- The ensemble session before lunch (1200 - 1330) will be dedicated to group singing led by both Pete Churchill and Guillermo Rozenthuler. Each day we will feature a different genre of choral music - some taught by ear and some from notation and the focus will be on the appropriate learning process for the music in question. For some this session will also serve as a master-class in vocal arranging.
Group singing is an important part of the day. Learning to blend as an ensemble raises important issues of time and feel not to mention aspects of intonation and diction. It is hoped that as well as serving to foster a feeling of community amongst the participants each singer can also take what they learn from this session and apply it to their individual song performances.
- The skills session (1430 - 1600) will cover different aspects of the singer's craft. There will be a strong focus on the ‘song’ itself and through analysis we will gain a greater appreciation of the available repertoire. With a greater understanding of the ‘song’ - especially the text - singers can, if they so wish, progress to writing their own lyrics to existing instrumentals.
In this session we will also learn where to look for the best songs and how best to prepare them for the rhythm section. This ‘skills’ session is all about becoming more self-sufficient.
- The song masterclass (1630 - 1830) offers the chance for all singers to take what they have learned from the Ensemble and Skills classes and to apply this to their individual performance. In a ‘Master-class’ situation each singer will work with an expert accompanist (Nikki Iles and Pete Churchill on piano and/or Guillermo Rozenthuler on guitar) to prepare repertoire for the evening ‘jam-session’.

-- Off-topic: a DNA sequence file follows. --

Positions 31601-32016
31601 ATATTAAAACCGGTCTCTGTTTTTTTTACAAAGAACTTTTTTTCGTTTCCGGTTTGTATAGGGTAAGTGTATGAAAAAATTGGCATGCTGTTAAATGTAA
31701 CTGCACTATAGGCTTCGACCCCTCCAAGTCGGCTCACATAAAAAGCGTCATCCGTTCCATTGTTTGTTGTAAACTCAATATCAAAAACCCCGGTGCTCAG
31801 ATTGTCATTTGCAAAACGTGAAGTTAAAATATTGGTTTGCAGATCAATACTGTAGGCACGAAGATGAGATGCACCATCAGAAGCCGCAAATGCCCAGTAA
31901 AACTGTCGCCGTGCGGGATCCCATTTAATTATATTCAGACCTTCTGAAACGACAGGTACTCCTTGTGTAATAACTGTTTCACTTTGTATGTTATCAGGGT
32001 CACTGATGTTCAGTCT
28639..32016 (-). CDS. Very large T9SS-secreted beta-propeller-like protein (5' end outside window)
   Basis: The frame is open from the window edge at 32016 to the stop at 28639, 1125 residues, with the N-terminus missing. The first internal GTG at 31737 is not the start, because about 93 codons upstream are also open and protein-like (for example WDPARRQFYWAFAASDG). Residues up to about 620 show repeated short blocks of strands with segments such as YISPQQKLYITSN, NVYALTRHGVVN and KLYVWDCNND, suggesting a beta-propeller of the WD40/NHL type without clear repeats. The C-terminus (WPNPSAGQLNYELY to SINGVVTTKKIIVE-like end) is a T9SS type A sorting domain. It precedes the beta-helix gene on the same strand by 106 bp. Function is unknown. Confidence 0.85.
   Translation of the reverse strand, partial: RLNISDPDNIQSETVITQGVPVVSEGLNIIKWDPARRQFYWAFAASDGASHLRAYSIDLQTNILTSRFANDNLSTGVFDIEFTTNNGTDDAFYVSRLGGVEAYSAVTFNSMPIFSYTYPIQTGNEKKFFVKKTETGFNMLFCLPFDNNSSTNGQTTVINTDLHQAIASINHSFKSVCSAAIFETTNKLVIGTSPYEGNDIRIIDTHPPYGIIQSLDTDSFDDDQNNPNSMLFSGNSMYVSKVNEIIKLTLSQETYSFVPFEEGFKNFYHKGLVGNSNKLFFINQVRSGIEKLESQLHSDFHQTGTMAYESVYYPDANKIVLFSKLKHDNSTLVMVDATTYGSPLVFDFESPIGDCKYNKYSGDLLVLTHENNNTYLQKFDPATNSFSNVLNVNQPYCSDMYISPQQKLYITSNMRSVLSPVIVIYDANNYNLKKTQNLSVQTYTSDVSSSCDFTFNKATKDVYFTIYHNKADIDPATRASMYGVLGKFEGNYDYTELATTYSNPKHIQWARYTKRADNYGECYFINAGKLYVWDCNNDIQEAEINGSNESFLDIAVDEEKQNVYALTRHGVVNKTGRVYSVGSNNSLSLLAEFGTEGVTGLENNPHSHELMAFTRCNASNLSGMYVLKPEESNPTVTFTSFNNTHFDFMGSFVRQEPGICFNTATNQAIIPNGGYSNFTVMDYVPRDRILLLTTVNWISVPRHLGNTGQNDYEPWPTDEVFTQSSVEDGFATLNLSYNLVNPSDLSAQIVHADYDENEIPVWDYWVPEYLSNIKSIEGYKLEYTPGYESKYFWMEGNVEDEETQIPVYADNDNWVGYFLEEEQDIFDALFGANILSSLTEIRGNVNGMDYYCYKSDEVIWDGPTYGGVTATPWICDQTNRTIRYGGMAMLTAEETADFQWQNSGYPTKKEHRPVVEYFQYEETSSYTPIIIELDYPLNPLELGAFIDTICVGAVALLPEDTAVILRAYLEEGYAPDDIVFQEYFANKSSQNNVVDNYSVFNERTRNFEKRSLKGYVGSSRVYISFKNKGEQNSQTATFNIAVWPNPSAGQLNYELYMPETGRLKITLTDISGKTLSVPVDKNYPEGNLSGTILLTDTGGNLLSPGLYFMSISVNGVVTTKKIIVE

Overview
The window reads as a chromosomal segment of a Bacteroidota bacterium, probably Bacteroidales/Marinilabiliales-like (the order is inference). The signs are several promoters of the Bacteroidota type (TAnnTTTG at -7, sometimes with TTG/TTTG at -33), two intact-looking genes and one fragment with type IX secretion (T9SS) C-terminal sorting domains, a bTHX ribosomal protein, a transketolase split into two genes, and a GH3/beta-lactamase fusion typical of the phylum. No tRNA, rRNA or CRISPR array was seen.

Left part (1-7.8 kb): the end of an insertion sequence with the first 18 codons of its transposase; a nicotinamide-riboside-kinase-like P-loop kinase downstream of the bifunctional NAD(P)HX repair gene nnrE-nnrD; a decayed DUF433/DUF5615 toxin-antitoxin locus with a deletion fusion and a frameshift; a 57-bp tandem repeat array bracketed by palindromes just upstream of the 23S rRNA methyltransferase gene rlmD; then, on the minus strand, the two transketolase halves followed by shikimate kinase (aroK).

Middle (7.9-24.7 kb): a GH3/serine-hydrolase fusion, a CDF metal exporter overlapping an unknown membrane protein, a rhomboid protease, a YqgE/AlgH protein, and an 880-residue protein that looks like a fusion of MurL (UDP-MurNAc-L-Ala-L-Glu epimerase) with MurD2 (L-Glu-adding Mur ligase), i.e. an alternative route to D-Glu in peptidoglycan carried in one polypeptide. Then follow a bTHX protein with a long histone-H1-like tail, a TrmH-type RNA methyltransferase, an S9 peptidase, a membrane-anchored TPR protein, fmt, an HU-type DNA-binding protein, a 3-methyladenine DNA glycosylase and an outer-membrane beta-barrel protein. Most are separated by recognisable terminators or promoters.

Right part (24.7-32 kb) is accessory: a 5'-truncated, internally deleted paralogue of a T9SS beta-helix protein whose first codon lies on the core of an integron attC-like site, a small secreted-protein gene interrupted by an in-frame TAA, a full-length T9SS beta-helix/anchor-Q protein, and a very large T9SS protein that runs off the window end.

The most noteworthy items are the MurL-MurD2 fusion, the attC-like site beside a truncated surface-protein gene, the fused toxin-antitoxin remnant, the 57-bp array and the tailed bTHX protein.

It is in this session that we have the opportunity to deal with the practicalities of working with the rhythm-section including count-ins, intros and endings. Also there is a chance here to focus on the text, to talk about believability and how to connect with your material in performance.
Evening concerts at the end of each day are followed by nightly jam sessions which provide opportunities to listen and play with others. The week culminates with a final public concert in which students and teachers participate.
Disclaimer: Global Music Foundation exists solely to promote understanding of music and the arts. Any personal views which may be expressed by individual tutors or students at GMF events do not necessarily represent those of the Global Music Foundation or its directors.